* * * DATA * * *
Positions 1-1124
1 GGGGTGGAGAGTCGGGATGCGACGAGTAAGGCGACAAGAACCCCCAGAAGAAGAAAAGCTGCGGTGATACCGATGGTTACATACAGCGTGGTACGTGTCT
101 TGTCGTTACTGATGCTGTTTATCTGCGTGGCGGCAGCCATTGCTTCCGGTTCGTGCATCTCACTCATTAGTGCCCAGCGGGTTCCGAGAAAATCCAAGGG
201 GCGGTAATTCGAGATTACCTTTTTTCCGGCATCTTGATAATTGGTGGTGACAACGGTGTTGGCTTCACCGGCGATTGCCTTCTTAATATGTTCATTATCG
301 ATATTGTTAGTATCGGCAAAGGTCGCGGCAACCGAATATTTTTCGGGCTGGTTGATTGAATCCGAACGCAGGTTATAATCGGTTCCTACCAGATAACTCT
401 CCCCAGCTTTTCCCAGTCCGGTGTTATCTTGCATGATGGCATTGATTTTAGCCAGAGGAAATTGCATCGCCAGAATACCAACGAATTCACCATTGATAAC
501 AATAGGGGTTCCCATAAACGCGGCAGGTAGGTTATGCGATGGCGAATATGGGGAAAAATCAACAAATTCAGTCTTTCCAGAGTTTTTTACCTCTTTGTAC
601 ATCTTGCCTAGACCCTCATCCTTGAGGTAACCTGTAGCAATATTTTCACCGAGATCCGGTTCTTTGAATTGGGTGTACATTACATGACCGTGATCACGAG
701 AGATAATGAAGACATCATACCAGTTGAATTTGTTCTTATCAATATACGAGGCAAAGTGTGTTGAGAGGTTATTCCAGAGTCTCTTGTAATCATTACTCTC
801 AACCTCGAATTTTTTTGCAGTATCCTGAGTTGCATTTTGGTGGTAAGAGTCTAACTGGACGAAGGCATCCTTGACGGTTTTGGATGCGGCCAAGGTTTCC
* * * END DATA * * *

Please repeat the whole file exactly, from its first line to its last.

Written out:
Positions 1-1124
1 GGGGTGGAGAGTCGGGATGCGACGAGTAAGGCGACAAGAACCCCCAGAAGAAGAAAAGCTGCGGTGATACCGATGGTTACATACAGCGTGGTACGTGTCT
101 TGTCGTTACTGATGCTGTTTATCTGCGTGGCGGCAGCCATTGCTTCCGGTTCGTGCATCTCACTCATTAGTGCCCAGCGGGTTCCGAGAAAATCCAAGGG
201 GCGGTAATTCGAGATTACCTTTTTTCCGGCATCTTGATAATTGGTGGTGACAACGGTGTTGGCTTCACCGGCGATTGCCTTCTTAATATGTTCATTATCG
301 ATATTGTTAGTATCGGCAAAGGTCGCGGCAACCGAATATTTTTCGGGCTGGTTGATTGAATCCGAACGCAGGTTATAATCGGTTCCTACCAGATAACTCT
401 CCCCAGCTTTTCCCAGTCCGGTGTTATCTTGCATGATGGCATTGATTTTAGCCAGAGGAAATTGCATCGCCAGAATACCAACGAATTCACCATTGATAAC
501 AATAGGGGTTCCCATAAACGCGGCAGGTAGGTTATGCGATGGCGAATATGGGGAAAAATCAACAAATTCAGTCTTTCCAGAGTTTTTTACCTCTTTGTAC
601 ATCTTGCCTAGACCCTCATCCTTGAGGTAACCTGTAGCAATATTTTCACCGAGATCCGGTTCTTTGAATTGGGTGTACATTACATGACCGTGATCACGAG
701 AGATAATGAAGACATCATACCAGTTGAATTTGTTCTTATCAATATACGAGGCAAAGTGTGTTGAGAGGTTATTCCAGAGTCTCTTGTAATCATTACTCTC
801 AACCTCGAATTTTTTTGCAGTATCCTGAGTTGCATTTTGGTGGTAAGAGTCTAACTGGACGAAGGCATCCTTGACGGTTTTGGATGCGGCCAAGGTTTCC